Obama's Measured Response to Russia is the Right One
by Jules Witcover
Russian President Vladimir Putin's land grab of Crimea, with more threatened to come, has Republican neoconservatives eagerly lining up to denounce President Obama as a deplorably weak leader who settled for throwing snowballs at Putin rather than military muscle.
Former Sen. Rick Santorum of Pennsylvania, laboring to keep his presidential aspirations flickering after a brief day in the sun in the 2012 Republican primaries, has temporarily doffed his anti-abortion hat to get in front of the parade.
In an interview in Politico, Santorum puffed that "it's about time we started getting tough with the Russians, standing by our allies, and not tolerating this type of outrageous aggression on the part of Putin and the Russian government. ... Weakness creates a vacuum, and Putin has filled that vacuum. "
Santorum rightly noted that Ukraine agreed when it gained independence to turn over to Russia the nuclear weapons remaining on its soil from the Soviet Cold War arsenal. "In exchange for that," he went on, "we said would defend their territorial integrity. If the president wants to have nuclear disarmament, he can't then renege on people who actually disarmed."
It's a justifiable point, to be sure. But it doesn't square with the reality that the new regime in Ukraine is hardly in a position to reverse the grab of Crimea, nor even has the will. It can be argued Obama is governed not by personal weakness, but rather by his determination to pivot U.S. foreign policy away from military confrontation as an acceptable option to other means of crisis solving.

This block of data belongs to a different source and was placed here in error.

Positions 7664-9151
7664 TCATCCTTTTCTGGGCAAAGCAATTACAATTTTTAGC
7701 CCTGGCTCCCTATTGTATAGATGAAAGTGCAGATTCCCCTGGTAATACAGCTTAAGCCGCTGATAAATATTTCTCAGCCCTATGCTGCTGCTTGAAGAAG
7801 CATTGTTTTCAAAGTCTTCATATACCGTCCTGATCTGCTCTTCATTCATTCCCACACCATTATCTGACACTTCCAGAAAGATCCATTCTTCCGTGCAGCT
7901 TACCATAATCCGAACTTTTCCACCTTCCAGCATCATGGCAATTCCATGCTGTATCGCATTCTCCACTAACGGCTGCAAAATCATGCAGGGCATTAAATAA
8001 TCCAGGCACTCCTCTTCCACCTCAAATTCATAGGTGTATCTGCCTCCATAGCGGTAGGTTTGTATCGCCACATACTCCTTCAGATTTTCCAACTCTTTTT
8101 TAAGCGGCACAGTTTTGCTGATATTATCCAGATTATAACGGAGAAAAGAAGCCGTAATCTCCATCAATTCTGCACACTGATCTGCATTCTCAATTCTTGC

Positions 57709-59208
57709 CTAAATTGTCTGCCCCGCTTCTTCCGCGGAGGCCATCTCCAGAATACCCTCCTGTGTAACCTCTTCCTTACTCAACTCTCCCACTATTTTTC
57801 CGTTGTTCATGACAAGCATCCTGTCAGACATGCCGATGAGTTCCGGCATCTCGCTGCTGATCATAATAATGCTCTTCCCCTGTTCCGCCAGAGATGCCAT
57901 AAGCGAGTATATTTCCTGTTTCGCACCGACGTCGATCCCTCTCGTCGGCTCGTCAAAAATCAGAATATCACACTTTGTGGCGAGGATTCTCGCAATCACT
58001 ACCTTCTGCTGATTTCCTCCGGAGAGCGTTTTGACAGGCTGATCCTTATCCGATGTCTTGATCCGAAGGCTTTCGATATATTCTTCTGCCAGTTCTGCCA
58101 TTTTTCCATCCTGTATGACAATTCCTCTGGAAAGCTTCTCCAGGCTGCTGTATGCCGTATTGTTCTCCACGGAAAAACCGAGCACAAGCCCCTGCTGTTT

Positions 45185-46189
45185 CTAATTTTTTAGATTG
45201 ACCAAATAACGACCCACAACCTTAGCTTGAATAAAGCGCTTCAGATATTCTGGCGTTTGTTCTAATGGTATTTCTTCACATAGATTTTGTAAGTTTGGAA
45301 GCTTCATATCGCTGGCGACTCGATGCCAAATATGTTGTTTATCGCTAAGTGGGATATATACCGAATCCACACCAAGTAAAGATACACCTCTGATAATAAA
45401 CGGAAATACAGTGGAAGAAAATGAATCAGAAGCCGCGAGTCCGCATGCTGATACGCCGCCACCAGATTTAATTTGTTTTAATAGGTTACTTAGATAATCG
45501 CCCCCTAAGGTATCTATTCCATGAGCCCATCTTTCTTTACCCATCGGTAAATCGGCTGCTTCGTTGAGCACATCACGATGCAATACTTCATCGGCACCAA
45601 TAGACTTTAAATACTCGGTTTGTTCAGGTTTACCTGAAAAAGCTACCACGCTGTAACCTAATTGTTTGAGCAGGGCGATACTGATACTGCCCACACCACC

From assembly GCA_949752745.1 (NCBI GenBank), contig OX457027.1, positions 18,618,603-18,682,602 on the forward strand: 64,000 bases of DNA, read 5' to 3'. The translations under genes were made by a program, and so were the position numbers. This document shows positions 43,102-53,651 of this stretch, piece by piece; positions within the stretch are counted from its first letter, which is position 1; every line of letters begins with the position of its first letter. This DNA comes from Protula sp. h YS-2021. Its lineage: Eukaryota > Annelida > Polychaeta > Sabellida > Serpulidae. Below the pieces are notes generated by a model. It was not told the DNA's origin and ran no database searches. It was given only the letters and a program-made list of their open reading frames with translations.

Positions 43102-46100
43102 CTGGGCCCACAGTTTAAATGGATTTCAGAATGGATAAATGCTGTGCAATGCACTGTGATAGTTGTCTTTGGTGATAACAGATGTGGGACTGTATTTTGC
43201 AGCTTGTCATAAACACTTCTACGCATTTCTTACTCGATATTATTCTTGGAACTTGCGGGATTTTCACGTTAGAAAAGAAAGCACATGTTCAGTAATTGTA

He is in fact "standing by our allies" of the European Union in leading them in the imposition of economic and financial sanctions against Russia and Putin's business "cronies," as Obama has dubbed them. The neocons are not alone in calling for Obama to invoke much tougher sanctions, and more quickly. But breast-beating about resorting to force flies in the face of overwhelming American public opinion after more than a decade of botched or inconclusive U.S. interventions abroad.
There's a strong strain of thinking among neoconservatives that the demise of the Soviet Union ushered in era of American military superiority that must at all cost be maintained and unchallengeable, with the noble goal of creating a "Pax Americana." But while the threat of mutual assured destruction in the nuclear age has averted any nuclear exchange for 70 years, it hasn't prevented a myriad of local non-nuclear wars.
In the latest crisis, with Russian ethnics in Crimea opting for annexation by Moscow, many Americans can well be persuaded that what's going on is none of their business. Or at least that it's not reason enough to spend more American treasure, as has been done in Iraq for more than a decade now.
Obama not only is proceeding with due diligence in leading the Western powers in imposing the sanctions against Moscow. He also is hewing to his policy, in the wake of the American invasion of Iraq, of trying to end what he has called America's "permanent wartime footing," by resorting more on the tools of diplomacy -- admittedly with only mixed positive results.
It needs to be remembered now what little role foreign policy played in Obama's re-election in 2012. By then the end of the Cold War seemed to have taken root, and Obama was focused on his objective of achieving a "reset" of relations with Russia. That prospect seems imperiled if not doomed now. The challenge instead has become how to avert a resumption of that Cold War and a return of its constant anxieties over military confrontations.
The Republican neoconservatives may well hope that continuing to cast Obama as a weakling in the White House will enhance their steadfast resolution to render his presidency an unproductive eight-year wasteland. But clearer heads in both parties will recognize that supporting him at home, as a steady hand in the current international uneasiness, is in the national interest right now.
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